Monday, November 26, 2007

Remembering Radio City

The "hall of a thousand illusions"

Thanksgiving is on Broadway the gate for the Christmas entertainments. In this year of struggling workers and theatre strikes, of uncertain family novelties as boutique Cirque christmas tales, we wish to celebrate the 75 years of the most ingenuous and anachronistic of all american entertainments: Radio City Christmas Spectacular, still alive in the world’s largest stage, the performing sanctuary of the art-deco glory: the Radio City Music Hall.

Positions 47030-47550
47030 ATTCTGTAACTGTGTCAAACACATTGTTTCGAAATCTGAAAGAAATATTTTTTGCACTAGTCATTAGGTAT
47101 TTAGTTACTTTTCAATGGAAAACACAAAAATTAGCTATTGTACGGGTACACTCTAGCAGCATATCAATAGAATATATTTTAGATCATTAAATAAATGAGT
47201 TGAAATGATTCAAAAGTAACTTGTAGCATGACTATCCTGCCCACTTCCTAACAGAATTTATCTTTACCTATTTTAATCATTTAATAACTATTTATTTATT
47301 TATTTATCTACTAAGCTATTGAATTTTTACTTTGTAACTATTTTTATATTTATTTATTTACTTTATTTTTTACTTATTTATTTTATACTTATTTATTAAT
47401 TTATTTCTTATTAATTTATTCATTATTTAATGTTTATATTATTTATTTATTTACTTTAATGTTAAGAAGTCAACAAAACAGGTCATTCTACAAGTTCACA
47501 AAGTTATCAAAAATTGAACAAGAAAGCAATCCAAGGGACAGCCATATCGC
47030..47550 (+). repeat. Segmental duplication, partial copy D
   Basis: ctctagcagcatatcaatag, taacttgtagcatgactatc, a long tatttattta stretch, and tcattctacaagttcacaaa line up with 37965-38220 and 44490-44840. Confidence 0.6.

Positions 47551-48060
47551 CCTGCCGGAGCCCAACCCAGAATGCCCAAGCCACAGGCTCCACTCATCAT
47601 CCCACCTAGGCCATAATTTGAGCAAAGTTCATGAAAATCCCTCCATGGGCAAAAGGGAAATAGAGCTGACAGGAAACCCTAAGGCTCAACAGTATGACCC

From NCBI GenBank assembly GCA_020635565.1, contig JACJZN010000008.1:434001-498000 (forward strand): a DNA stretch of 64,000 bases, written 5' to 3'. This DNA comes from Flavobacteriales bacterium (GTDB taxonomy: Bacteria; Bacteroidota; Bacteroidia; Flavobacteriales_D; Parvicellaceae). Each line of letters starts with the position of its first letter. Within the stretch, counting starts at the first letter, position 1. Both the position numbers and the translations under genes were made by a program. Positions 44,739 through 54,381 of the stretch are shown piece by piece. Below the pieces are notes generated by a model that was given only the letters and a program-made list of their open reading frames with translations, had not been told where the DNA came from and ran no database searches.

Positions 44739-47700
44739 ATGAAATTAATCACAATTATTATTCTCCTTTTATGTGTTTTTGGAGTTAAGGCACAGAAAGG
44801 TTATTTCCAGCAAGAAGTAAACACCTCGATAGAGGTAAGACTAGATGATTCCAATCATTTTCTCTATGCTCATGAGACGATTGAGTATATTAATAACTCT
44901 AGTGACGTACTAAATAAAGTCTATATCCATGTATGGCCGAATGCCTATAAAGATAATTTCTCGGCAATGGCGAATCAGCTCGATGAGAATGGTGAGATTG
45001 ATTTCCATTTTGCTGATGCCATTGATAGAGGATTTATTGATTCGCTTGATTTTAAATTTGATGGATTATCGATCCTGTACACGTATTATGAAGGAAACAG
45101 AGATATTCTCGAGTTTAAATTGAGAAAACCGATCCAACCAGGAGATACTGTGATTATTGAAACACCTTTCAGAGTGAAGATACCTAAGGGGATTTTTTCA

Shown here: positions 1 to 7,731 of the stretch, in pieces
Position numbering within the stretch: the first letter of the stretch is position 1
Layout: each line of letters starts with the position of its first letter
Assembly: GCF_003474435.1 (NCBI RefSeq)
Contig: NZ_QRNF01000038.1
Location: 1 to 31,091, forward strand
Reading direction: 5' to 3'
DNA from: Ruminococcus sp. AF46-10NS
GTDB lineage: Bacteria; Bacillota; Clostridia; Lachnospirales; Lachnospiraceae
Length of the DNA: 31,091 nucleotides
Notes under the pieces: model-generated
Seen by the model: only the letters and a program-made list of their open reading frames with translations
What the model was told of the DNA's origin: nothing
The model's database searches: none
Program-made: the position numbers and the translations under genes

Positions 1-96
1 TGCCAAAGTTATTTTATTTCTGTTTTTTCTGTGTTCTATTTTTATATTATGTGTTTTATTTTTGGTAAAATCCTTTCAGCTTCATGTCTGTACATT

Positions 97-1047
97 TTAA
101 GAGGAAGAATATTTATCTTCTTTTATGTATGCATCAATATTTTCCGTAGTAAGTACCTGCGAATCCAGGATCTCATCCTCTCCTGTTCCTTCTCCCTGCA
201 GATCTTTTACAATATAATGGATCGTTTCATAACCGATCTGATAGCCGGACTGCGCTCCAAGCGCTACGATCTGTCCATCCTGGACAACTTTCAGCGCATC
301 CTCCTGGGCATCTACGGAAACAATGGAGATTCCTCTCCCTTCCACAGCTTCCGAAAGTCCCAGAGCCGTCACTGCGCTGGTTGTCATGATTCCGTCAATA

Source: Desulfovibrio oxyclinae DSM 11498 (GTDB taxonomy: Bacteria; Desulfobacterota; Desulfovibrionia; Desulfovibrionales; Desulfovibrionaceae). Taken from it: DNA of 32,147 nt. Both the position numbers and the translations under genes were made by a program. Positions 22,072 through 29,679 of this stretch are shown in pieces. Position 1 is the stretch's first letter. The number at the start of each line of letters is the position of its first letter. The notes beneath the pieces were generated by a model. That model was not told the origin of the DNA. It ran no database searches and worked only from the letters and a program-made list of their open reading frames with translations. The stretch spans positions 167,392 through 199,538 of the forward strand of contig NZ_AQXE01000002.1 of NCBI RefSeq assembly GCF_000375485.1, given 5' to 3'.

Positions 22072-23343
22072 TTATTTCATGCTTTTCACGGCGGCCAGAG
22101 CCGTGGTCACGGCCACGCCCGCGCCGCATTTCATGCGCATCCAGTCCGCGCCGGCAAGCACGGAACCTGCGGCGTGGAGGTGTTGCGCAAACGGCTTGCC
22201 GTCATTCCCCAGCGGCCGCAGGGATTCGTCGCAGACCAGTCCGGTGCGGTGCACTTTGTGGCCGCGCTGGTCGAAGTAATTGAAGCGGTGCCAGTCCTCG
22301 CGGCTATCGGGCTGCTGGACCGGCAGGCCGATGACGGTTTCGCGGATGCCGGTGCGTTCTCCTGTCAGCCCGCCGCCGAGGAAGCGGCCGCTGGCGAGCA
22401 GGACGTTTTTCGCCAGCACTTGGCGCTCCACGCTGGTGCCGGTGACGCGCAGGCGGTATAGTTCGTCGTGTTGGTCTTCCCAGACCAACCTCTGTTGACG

In 1933, Rockefeller, RCA and impresario Roxy realized a fantastic dream - a theatre unlike any in the world. A place of beauty offering high-quality entertainment at prices ordinary people could afford. It was intended to entertain and amuse, but also to “elevate and inspire”. Architect Deskey chose elegance over excess, grandeur above glitz; he created a stunning tribute to "human achievement in art, science and industry”. He made art an integral part of the design, engaging fine artists to create murals, wall coverings and sculpture; textile designers to develop draperies and carpets; craftsmen to make ceramics, wood panels and chandeliers. The shimmering gold stage curtain is the largest in the world. Popular Mechanics described it as a “hall of a thousand illusions.”. Fountains, torrents of rain, clouds, revolving platforms, appearing animals, movable skating rink or bandwagon, the colossal wurlitzer organ…We’re not sure about the resistance of this cathedral in the virtual era. But in this week’s gallery we still want to think about it as the 8th wonder of the world.

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